The Kosher Gourmet by Daniel Neman Have yourself a matzo ball: The secrets bubby never told you and recipes she could have never imagined

April 8, 2014

Lori Nawyn: At Your Wit's End and Back: Finding Peace

Susan B. Garland and Rachel L. Sheedy: Strategies Married Couples Can Use to Boost Benefits

David Muhlbaum: Smart Tax Deductions Non-Itemizers Can Claim

Jill Weisenberger, M.S., R.D.N., C.D.E : Before You Lose Your Mental Edge

Dana Dovey: Coffee Drinkers Rejoice! Your Cup Of Joe Can Prevent Death From Liver Disease

Chris Weller: Electric 'Thinking Cap' Puts Your Brain Power Into High Gear

The Kosher Gourmet by Marlene Parrish A gift of hazelnuts keeps giving --- for a variety of nutty recipes: Entree, side, soup, dessert

April 4, 2014

Rabbi David Gutterman: The Word for Nothing Means Everything

Charles Krauthammer: Kerry's folly, Chapter 3

Amy Peterson: A life of love: How to build lasting relationships with your children

John Ericson: Older Women: Save Your Heart, Prevent Stroke Don't Drink Diet

John Ericson: Why 50 million Americans will still have spring allergies after taking meds

Cameron Huddleston: Best and Worst Buys of April 2014

Stacy Rapacon: Great Mutual Funds for Young Investors

Sarah Boesveld: Teacher keeps promise to mail thousands of former students letters written by their past selves

The Kosher Gourmet by Sharon Thompson Anyone can make a salad, you say. But can they make a great salad? (SECRETS, TESTED TECHNIQUES + 4 RECIPES, INCLUDING DRESSINGS)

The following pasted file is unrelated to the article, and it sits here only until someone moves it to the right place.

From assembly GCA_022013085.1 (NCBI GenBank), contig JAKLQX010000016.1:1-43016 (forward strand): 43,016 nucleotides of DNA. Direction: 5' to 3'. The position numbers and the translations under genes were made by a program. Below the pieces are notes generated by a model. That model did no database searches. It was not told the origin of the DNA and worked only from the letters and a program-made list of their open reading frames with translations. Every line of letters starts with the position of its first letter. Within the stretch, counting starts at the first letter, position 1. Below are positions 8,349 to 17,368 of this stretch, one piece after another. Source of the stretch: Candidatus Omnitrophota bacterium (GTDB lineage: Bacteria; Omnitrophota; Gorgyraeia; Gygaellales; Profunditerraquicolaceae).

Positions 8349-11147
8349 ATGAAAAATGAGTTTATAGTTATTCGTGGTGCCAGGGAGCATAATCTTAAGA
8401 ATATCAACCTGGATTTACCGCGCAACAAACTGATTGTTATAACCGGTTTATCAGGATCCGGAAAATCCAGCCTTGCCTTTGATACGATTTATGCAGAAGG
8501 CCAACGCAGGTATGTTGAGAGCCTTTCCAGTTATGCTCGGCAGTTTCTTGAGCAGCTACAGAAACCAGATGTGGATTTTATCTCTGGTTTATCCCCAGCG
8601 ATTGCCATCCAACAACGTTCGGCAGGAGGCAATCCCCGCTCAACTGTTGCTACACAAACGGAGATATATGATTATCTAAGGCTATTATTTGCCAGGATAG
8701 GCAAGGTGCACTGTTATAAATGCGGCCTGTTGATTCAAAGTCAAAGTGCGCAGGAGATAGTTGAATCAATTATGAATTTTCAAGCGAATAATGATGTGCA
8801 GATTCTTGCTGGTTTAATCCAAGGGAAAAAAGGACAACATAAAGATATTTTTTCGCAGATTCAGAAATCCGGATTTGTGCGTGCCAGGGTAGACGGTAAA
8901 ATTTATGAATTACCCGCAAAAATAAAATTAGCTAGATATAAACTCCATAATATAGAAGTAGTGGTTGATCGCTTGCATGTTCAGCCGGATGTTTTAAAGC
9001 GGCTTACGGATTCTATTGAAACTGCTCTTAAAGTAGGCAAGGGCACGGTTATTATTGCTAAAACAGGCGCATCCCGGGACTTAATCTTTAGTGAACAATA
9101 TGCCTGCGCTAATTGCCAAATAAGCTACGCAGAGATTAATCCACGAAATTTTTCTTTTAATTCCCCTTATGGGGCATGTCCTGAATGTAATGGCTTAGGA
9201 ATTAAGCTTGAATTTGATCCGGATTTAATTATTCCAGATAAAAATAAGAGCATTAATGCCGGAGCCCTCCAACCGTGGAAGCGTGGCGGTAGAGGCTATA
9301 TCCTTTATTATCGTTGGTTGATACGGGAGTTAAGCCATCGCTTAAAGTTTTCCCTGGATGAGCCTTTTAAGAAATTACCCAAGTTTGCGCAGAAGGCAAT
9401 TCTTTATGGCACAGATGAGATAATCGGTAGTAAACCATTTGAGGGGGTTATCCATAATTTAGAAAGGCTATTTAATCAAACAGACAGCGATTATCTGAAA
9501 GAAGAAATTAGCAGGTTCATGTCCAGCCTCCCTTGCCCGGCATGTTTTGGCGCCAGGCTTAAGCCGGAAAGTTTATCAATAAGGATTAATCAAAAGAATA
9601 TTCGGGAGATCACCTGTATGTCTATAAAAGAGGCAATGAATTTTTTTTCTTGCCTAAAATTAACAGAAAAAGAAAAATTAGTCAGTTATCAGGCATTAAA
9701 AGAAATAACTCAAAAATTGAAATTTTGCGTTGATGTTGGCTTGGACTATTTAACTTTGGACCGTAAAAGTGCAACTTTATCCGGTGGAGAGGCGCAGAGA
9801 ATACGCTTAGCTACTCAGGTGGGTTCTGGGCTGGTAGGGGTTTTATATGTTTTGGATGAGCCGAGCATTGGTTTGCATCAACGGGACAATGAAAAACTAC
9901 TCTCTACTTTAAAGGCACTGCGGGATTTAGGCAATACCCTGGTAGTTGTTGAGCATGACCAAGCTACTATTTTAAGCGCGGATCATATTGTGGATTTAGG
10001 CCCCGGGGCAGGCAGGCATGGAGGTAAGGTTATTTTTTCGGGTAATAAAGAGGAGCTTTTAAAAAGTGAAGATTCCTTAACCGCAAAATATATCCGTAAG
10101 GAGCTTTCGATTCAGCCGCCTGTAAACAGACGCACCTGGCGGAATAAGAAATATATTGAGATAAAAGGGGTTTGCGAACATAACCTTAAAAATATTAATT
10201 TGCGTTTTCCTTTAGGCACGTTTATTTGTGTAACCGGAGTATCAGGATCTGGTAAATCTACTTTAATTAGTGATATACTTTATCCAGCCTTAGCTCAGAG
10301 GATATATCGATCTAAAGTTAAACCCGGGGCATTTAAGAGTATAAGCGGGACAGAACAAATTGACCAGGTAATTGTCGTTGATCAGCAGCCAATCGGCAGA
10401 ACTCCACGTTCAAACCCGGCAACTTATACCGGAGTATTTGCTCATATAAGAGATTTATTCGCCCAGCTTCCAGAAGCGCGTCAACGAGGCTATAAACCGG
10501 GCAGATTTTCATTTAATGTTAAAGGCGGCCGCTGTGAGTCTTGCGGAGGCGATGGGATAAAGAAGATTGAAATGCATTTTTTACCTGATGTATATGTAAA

April 2, 2014

Paul Greenberg: Death and joy in the spring

Dan Barry: Should South Carolina Jews be forced to maintain this chimney built by Germans serving the Nazis?

Mayra Bitsko: Save me! An alien took over my child's personality

Frank Clayton: Get happy: 20 scientifically proven happiness activities

Susan Scutti: It's Genetic! Obesity and the 'Carb Breakdown' Gene

Lecia Bushak: Why Hand Sanitizer May Actually Harm Your Health

Stacy Rapacon: Great Funds You Can Own for $500 or Less

Cameron Huddleston: 7 Ways to Save on Home Decor

The Kosher Gourmet by Steve Petusevsky Exploring ingredients as edible-stuffed containers (TWO RECIPES + TIPS & TECHINQUES)

Jewish World Review June 23, 2010 / 11 Tamuz 5770

Government Aggravated Tragedy

By Walter Williams




http://www.JewishWorldReview.com | When Thomas Paine said, "(G)overnment, even in its best state, is but a necessary evil; in its worst state an intolerable one." He added that when it's self-inflicted, "(O)ur calamity is heightened by reflecting that we furnish the means by which we suffer." The Gulf of Mexico disaster has been made worse because of Washington acts similar to Great Britain's tyrannical acts that caused our founders to rise up in rebellion in 1776. Let's look at it.

The Navigation Act was that name given to laws that regulated trade and commerce between Great Britain and its colonies. First enacted in 1651, and often amended, the law stipulated that no merchandise was to be carried to Britain or its colonies except by British ships built and manned by British subjects. The act stifled American manufacturing, increased the cost of goods and gave rise to smuggling and increased resentment against the mother country. The purpose of the mercantilist Navigation Act was to protect and enrich British interests.